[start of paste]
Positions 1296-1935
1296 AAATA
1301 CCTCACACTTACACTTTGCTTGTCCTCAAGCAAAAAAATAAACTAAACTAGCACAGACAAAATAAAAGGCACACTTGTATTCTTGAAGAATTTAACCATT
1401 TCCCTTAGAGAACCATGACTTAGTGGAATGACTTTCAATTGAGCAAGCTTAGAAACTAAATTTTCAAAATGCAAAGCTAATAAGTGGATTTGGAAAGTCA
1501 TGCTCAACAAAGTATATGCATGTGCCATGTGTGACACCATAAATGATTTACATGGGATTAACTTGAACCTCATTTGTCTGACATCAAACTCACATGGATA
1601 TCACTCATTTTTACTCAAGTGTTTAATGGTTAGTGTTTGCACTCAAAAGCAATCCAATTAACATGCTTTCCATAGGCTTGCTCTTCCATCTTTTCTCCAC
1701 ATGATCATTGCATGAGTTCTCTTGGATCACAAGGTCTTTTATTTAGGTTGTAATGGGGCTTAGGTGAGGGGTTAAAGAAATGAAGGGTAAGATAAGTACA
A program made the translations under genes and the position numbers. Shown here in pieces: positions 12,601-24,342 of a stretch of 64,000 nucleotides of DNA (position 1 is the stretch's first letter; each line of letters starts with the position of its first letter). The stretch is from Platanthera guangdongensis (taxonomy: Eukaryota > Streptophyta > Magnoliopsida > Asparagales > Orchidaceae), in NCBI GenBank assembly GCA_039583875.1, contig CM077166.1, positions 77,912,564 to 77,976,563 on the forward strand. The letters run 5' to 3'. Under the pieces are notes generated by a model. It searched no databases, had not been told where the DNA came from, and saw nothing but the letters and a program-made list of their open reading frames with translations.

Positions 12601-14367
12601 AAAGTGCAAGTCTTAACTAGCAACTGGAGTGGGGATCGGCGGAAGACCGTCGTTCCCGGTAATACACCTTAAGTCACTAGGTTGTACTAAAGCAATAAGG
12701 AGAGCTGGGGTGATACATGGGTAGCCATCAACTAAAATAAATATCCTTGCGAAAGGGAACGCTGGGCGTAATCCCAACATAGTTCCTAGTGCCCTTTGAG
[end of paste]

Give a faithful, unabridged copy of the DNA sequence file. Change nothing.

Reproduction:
Positions 1296-1935
1296 AAATA
1301 CCTCACACTTACACTTTGCTTGTCCTCAAGCAAAAAAATAAACTAAACTAGCACAGACAAAATAAAAGGCACACTTGTATTCTTGAAGAATTTAACCATT
1401 TCCCTTAGAGAACCATGACTTAGTGGAATGACTTTCAATTGAGCAAGCTTAGAAACTAAATTTTCAAAATGCAAAGCTAATAAGTGGATTTGGAAAGTCA
1501 TGCTCAACAAAGTATATGCATGTGCCATGTGTGACACCATAAATGATTTACATGGGATTAACTTGAACCTCATTTGTCTGACATCAAACTCACATGGATA
1601 TCACTCATTTTTACTCAAGTGTTTAATGGTTAGTGTTTGCACTCAAAAGCAATCCAATTAACATGCTTTCCATAGGCTTGCTCTTCCATCTTTTCTCCAC
1701 ATGATCATTGCATGAGTTCTCTTGGATCACAAGGTCTTTTATTTAGGTTGTAATGGGGCTTAGGTGAGGGGTTAAAGAAATGAAGGGTAAGATAAGTACA
A program made the translations under genes and the position numbers. Shown here in pieces: positions 12,601-24,342 of a stretch of 64,000 nucleotides of DNA (position 1 is the stretch's first letter; each line of letters starts with the position of its first letter). The stretch is from Platanthera guangdongensis (taxonomy: Eukaryota > Streptophyta > Magnoliopsida > Asparagales > Orchidaceae), in NCBI GenBank assembly GCA_039583875.1, contig CM077166.1, positions 77,912,564 to 77,976,563 on the forward strand. The letters run 5' to 3'. Under the pieces are notes generated by a model. It searched no databases, had not been told where the DNA came from, and saw nothing but the letters and a program-made list of their open reading frames with translations.

Positions 12601-14367
12601 AAAGTGCAAGTCTTAACTAGCAACTGGAGTGGGGATCGGCGGAAGACCGTCGTTCCCGGTAATACACCTTAAGTCACTAGGTTGTACTAAAGCAATAAGG
12701 AGAGCTGGGGTGATACATGGGTAGCCATCAACTAAAATAAATATCCTTGCGAAAGGGAACGCTGGGCGTAATCCCAACATAGTTCCTAGTGCCCTTTGAG